Now I encounter a problem about Linux NMI Watchdog. I want to use Linux NMI watchdog to detect and recovery OS hang. So I add "nmi_watchdog=1" to grub.cfg. And then check the /proc/interrupt, NMI were triggered per second. But after I load a module with deadlock(double-acquire spinlock), system were hang totally, and nothing occur(never panic!). It looks like that nmi watchdog did not work!
Then I read the Documantation/nmi_watchdog.txt, it says:
Be aware that when using local APIC, the frequency of NMI interrupts it generates, depends on the system load. The local APIC NMI watchdog, lacking a better source, uses the "cycles unhalted" event.
What's the "cycles unhalted" event?
but if your system locks up on anything but the "hlt" processor instruction, the watchdog will trigger very soon as the "cycles unhalted" event will happen every clock tick...If it locks up on "hlt", then you are out of luck -- the event will not happen at all and the watchdog won't trigger.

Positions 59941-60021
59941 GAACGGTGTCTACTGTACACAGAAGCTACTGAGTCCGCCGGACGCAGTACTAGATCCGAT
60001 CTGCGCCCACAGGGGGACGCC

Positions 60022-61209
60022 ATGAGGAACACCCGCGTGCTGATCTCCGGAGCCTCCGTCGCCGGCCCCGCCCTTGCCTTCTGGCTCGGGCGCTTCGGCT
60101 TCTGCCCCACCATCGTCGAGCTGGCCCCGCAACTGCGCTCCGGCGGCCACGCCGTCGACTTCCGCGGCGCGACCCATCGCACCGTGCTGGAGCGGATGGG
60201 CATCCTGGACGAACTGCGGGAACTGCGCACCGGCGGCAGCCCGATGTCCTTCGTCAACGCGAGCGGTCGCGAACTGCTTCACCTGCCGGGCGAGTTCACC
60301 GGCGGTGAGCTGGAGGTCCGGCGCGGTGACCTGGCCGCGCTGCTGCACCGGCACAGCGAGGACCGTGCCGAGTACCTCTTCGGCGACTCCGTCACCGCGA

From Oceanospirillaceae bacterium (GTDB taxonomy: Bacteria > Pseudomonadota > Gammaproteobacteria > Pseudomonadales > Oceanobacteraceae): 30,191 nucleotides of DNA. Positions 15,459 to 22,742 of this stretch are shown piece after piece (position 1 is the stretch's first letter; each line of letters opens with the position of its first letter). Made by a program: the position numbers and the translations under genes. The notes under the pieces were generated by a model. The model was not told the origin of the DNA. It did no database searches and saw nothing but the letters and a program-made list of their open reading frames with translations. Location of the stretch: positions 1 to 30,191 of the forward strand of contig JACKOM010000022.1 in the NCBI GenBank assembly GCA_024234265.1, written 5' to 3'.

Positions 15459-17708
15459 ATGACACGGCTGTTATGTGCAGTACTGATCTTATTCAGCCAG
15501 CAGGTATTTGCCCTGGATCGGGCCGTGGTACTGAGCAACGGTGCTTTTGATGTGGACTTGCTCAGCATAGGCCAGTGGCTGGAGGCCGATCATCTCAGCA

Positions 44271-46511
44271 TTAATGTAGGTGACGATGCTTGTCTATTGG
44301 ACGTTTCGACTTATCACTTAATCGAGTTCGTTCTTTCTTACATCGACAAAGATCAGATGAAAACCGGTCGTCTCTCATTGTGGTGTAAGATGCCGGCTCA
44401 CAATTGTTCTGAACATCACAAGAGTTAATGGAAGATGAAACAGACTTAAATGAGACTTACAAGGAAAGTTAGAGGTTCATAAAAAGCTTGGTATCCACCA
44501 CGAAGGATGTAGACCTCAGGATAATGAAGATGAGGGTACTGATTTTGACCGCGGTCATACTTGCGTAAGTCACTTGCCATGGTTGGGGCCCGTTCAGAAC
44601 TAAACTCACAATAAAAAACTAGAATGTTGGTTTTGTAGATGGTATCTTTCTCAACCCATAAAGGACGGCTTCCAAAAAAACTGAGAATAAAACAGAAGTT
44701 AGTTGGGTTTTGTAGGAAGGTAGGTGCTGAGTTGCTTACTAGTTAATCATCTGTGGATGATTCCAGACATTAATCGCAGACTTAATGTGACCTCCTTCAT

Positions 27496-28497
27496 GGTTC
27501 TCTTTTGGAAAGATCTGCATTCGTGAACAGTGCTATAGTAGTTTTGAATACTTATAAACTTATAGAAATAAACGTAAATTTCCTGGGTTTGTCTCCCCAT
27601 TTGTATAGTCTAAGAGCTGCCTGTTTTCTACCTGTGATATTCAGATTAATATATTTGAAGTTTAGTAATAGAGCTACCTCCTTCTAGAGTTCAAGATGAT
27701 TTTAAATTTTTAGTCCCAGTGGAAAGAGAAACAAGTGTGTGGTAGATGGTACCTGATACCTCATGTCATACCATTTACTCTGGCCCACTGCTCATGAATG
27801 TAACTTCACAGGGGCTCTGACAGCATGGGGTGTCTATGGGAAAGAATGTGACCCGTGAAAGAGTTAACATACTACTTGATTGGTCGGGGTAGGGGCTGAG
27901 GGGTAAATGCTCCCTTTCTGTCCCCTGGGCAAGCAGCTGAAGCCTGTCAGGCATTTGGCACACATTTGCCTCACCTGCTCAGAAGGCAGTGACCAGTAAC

Seems like that watchdog won't trigger if processor execute "hlt" instruction, then I search "hlt" in "Intel 64 and IA-32 Architectures Software Developer's Manual, Volumn 2A", it describes as follow:
Stops instruction execution and places the processor in a HALT state. An enabled interrupt (including NMI and SMI), a debug exception, the BINIT# signal, the INIT# signal, or the RESET# signal will resume execution.
Then I lost...
My question is:
- How does Linux nmi watchdog work?
- Who trigger the nmi?
My OS is Ubuntn 10.04 LTS, Linux-184.108.40.206, CPU Pentium 4 Dual-core 3.20 GHz.
I didn't read the whole source code about nmi watchdog(no time), if I couldn't understand how nmi watchdog work, I want use performance monitoring counter interrupt and inter-processor interrupt(be provided by APIC) to send NMI instead of nmi watchdog.
Could anybody help me? Thanks.